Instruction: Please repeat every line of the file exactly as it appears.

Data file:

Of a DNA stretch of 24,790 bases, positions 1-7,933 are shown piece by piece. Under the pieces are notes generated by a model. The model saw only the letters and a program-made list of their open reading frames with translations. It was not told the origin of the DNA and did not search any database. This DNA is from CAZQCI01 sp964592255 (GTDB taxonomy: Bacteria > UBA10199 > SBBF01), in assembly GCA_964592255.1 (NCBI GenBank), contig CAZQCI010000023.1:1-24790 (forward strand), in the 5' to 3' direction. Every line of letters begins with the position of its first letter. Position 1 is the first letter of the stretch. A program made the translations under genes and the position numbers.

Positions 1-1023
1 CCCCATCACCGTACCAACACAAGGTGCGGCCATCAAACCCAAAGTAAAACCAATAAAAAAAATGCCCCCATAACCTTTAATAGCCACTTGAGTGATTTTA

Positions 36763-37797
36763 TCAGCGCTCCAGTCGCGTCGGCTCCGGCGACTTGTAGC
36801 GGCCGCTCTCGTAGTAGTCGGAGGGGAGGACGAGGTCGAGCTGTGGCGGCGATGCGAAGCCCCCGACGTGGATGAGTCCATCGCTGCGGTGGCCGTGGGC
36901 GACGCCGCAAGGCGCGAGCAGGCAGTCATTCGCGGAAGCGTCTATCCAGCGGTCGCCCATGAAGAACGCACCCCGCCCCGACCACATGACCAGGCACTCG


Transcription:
Of a DNA stretch of 24,790 bases, positions 1-7,933 are shown piece by piece. Under the pieces are notes generated by a model. The model saw only the letters and a program-made list of their open reading frames with translations. It was not told the origin of the DNA and did not search any database. This DNA is from CAZQCI01 sp964592255 (GTDB taxonomy: Bacteria > UBA10199 > SBBF01), in assembly GCA_964592255.1 (NCBI GenBank), contig CAZQCI010000023.1:1-24790 (forward strand), in the 5' to 3' direction. Every line of letters begins with the position of its first letter. Position 1 is the first letter of the stretch. A program made the translations under genes and the position numbers.

Positions 1-1023
1 CCCCATCACCGTACCAACACAAGGTGCGGCCATCAAACCCAAAGTAAAACCAATAAAAAAAATGCCCCCATAACCTTTAATAGCCACTTGAGTGATTTTA

Positions 36763-37797
36763 TCAGCGCTCCAGTCGCGTCGGCTCCGGCGACTTGTAGC
36801 GGCCGCTCTCGTAGTAGTCGGAGGGGAGGACGAGGTCGAGCTGTGGCGGCGATGCGAAGCCCCCGACGTGGATGAGTCCATCGCTGCGGTGGCCGTGGGC
36901 GACGCCGCAAGGCGCGAGCAGGCAGTCATTCGCGGAAGCGTCTATCCAGCGGTCGCCCATGAAGAACGCACCCCGCCCCGACCACATGACCAGGCACTCG